Demand is low, unemployment is up and so are stockpiles. Prepare for a deep impact
The full impact of the credit crunch on the UK construction market is only just beginning to emerge as, over the past six months, the global economy has turned on its head. According to the December inflation update produced by Sense: “The speed and severity of the deterioration in the economy is without precedent in postwar Britain.” This article looks at the impact this has had on lead times over the past year and what the implications are for the next few months, The aim is to help readers plan future projects.
It is an oversimplification to assume that as demand for construction reduces, there will be an oversupply and lead times will continue to fall. There are three key factors that affect lead times: the availability of labour, the availability of materials and the demand for work. To better forecast lead times, it is necessary to analyse the supply and demand issues affecting the UK construction industry.
A weak market
The demand for new work in the UK construction industry declined by 15% in the first three-quarters of 2008 and the continued weakness of the consumer sector and a saturated office market are forecast to keep demand low during 2009.
The industry began to see the impact of reduced client demand in early 2008; projects that were still in the preconstruction phase were reviewed and many were placed on hold. As previously reported here, trade contractors had a full order book and were still reporting rising lead times, and labour and materials were still in short supply. With an eye to changes in the future market however, trade contractors were beginning to forecast uncertainty in the longer term but remained optimistic that projects were only being delayed and would stay on the order books and start in the near future.
The rapid changes in the economy during the second part of 2008 were not generally anticipated and as most clients in the commercial and retail sector worked to mitigate the reduction in the demand for commercial office and retail space, many projects quickly moved from the “delayed” to the “cancelled” category and construction order books fell. This caught many trade contractors off guard. By the second quarter of 2008, they were forecasting that as previously secured work came to an end later in the year, capacity would increase and lead times would reduce.
Reducing the labour force
For many sectors, the full impact of the downturn began to hit home in the third quarter of 2008 and many businesses realised that they had overcapacity and needed to take steps to reduce their labour resource to reduce the financial impact. As a result, in the three months to September, there was a 5.8% rise in unemployment in the UK, the highest level for more than 10 years. The UK construction industry followed this trend and was one of the first sectors to be affected. Forecasters are now predicting that as many as 400,000 construction jobs could be lost across the UK over the next two years.
Some clients are realising that in a falling market, they are able to re-tender work to get a better price or insist on more details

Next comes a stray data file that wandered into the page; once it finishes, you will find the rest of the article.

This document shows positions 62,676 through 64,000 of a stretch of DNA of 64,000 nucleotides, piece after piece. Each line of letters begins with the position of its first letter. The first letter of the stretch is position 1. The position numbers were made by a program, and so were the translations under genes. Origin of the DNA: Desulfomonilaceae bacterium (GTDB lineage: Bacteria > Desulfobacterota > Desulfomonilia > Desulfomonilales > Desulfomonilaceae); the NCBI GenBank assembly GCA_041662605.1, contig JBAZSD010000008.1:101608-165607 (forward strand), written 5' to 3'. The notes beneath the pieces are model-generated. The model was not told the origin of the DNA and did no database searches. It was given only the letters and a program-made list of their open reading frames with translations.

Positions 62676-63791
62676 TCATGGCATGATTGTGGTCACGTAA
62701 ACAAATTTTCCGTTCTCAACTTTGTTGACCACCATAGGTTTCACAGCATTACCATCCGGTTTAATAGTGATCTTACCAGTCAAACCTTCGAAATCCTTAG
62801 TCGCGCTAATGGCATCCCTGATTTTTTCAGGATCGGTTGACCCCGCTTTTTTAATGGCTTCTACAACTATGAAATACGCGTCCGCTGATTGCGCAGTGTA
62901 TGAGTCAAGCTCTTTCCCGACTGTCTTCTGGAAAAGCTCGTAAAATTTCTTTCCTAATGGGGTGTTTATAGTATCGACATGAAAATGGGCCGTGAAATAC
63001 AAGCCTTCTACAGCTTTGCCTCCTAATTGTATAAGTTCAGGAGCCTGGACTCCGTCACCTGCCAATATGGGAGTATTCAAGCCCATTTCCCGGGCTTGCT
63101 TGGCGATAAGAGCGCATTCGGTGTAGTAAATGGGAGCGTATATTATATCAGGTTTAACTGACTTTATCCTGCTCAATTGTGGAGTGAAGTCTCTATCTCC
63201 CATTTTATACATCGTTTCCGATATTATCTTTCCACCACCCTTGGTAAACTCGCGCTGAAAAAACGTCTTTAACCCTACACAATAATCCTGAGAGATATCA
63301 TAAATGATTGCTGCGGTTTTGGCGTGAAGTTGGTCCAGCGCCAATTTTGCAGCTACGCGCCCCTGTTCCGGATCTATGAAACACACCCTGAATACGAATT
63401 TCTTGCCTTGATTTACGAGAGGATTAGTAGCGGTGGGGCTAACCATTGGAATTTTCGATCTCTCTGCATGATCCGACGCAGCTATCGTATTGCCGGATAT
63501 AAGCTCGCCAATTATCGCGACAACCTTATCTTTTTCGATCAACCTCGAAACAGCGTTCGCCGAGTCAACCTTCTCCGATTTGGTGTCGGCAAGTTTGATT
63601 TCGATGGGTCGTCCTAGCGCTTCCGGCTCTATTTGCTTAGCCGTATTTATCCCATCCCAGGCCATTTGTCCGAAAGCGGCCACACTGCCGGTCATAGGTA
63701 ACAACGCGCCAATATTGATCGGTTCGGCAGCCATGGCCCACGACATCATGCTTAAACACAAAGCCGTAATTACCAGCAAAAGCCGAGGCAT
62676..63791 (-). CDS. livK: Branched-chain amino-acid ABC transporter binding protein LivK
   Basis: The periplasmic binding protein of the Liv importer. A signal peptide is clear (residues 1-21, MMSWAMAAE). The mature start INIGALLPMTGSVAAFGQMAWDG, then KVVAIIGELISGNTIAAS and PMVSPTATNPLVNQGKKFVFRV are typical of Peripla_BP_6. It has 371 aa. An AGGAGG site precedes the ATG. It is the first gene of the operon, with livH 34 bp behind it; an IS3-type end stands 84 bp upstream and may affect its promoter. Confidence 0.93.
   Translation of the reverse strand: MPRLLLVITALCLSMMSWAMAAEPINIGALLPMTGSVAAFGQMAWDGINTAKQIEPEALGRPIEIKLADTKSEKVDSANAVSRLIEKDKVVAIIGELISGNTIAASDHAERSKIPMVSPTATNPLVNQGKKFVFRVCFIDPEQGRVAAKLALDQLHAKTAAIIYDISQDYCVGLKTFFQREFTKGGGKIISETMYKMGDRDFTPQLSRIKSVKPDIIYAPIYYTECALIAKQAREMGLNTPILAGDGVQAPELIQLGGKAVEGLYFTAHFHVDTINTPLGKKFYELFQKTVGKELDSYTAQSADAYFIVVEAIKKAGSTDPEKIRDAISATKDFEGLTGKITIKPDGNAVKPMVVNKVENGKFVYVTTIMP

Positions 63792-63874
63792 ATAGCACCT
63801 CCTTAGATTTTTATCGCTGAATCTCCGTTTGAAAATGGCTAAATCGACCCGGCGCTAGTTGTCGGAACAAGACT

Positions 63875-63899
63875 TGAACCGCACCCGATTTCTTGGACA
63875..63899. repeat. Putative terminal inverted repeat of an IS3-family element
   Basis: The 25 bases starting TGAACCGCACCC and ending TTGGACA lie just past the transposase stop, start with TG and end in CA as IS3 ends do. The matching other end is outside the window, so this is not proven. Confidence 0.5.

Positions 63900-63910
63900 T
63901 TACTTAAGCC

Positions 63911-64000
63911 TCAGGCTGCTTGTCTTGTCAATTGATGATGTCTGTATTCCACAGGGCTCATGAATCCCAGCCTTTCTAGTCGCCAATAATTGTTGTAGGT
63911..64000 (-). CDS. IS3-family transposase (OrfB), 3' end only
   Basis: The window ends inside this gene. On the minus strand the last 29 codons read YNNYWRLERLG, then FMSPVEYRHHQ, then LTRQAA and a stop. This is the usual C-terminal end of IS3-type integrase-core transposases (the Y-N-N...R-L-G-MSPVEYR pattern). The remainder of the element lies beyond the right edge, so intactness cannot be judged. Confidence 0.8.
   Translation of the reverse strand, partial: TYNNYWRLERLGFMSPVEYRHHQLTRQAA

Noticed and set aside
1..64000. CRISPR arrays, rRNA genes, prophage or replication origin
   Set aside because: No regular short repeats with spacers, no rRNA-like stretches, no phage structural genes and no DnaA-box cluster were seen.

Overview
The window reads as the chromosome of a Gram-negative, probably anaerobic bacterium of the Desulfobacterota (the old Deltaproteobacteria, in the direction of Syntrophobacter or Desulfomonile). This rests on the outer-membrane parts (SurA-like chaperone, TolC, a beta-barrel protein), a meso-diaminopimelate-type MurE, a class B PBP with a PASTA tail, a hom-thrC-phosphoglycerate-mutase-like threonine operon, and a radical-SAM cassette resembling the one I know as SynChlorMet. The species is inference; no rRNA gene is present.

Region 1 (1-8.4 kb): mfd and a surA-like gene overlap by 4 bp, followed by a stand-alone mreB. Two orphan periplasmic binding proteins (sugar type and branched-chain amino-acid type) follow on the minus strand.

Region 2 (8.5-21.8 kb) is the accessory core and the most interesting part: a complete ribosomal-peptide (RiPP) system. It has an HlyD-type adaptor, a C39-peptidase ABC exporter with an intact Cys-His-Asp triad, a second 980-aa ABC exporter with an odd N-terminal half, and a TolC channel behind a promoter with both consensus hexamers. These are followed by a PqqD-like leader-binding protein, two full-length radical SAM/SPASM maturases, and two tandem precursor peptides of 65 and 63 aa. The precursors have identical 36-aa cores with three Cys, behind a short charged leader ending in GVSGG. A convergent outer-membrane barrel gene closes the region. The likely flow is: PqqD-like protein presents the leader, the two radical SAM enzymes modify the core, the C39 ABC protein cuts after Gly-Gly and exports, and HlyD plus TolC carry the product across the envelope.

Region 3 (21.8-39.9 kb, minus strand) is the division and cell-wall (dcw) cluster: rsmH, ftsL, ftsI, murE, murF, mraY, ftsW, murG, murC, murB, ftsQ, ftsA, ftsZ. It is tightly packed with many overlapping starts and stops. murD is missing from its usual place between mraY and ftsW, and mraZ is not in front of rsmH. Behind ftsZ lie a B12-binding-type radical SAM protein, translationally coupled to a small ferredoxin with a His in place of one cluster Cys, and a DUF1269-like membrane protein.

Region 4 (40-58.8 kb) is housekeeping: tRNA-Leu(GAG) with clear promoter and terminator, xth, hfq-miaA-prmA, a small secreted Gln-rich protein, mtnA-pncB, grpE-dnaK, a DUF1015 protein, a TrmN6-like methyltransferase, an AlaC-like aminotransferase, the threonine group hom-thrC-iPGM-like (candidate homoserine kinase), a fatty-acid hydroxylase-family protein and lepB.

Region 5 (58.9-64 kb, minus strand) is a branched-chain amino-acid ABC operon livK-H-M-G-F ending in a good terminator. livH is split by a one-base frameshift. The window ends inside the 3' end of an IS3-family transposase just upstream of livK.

In an attempt to offset the need to reduce staff levels, many trade contractors are diversifying their offering to broaden their portfolio of services and increase their marketing in new sectors and regions to try and maintain turnover levels. With fewer projects on offer, the bid win rate has decreased. As a result, bid teams have to do twice as much work to secure each project. This situation has been compounded by some clients realising that in a falling market, they are able to re-tender work packages to get a better price or insist on more a detailed breakdown of the bid to help them renegotiate the price. Estimators, planners, buyers, engineers and designers are therefore busier and in some cases have fewer resources available for the preconstruction phase, which places additional pressure on their lead times.
Lead times are also affected by the availability of materials, specifically the level of production and the amount of stock. With material producers under the same economic pressures, the impact on lead times are similar. For example, in early 2008, the steel industry was hit by oversupply, which led to increasing stockpiles as production failed to fall to fit in with the pace of change. As a result, lead times for the delivery of steel improved.
Then, between September and October 2008, global steel production went down by 6.9%. This is forecast to continue; Corus is planning to scale back production by 30% though to March 2009. With stock levels and manufacturing output reducing, the lead times for steel supply will increase and return to the original level.
Brick makers were also caught out by the rapid downturn in demand, and this also led to the build up of large stockpiles. Although the impact on prices has been well reported, it has reduced the lead time for the delivery of bricks. As production is scaled back, lead times will once again begin to extend.
It is not possible to forecast lead times for the supply of materials in the UK market without considering other global factors, as reported in the previous Spotlight on Steel article. For example, China is stockpiling steel in an effort to maintain output and employment levels and this will have an effect on the lead times for steel delivery.
Many clients will see the falling workload as an opportunity to secure lower prices and shorter lead times from their supply chains. Trade contractors will also feel under pressure to reduce lead times to improve their offering and help secure more work. However, although delivery dates may be brought forward in the short term as trade contractors and material producers deal with their overcapacity, the longer-term picture is that lead times will return to their normal levels.